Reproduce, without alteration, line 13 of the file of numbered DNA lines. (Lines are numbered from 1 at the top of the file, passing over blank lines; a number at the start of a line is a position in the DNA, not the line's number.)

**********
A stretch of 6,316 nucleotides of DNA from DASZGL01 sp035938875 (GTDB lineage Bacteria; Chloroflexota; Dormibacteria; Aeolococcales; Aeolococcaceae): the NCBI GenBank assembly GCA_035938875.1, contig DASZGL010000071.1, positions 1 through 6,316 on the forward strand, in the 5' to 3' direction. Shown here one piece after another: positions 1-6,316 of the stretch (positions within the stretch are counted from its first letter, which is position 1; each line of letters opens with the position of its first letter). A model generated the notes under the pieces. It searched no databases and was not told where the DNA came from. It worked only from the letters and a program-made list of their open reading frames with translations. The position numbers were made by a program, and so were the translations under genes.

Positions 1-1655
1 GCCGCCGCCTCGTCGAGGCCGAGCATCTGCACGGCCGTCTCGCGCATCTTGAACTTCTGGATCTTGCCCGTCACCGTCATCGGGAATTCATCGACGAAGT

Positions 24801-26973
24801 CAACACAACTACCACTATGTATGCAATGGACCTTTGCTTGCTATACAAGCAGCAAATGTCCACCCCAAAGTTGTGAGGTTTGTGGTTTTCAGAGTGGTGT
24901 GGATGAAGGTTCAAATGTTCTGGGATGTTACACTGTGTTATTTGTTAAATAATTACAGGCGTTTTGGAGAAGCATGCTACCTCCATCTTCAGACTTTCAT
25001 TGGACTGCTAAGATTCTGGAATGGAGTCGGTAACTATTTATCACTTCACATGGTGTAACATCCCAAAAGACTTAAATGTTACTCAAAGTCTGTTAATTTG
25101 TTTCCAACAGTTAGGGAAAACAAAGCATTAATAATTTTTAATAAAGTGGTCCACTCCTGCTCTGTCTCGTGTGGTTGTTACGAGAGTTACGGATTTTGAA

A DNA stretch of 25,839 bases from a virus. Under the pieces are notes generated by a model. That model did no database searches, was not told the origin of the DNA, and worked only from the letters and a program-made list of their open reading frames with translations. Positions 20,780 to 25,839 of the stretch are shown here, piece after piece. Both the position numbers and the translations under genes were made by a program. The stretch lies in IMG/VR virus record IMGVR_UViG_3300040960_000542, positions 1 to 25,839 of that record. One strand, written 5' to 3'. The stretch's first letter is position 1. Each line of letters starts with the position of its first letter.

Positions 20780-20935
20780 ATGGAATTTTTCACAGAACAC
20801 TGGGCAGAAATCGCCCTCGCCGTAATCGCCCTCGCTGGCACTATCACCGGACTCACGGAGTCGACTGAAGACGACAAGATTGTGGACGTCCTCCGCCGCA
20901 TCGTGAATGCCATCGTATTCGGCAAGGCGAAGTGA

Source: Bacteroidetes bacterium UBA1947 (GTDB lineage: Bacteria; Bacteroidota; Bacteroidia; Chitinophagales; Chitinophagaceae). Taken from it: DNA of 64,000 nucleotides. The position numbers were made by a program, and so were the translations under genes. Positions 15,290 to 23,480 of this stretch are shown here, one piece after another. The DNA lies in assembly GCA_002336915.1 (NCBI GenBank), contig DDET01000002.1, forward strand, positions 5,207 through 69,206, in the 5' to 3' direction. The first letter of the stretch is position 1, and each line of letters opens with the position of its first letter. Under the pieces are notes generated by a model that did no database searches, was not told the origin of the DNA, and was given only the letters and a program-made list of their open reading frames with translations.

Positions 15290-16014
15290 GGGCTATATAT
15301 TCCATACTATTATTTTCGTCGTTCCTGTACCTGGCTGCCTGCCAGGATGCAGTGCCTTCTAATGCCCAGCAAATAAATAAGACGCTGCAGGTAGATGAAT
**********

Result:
20901 TCGTGAATGCCATCGTATTCGGCAAGGCGAAGTGA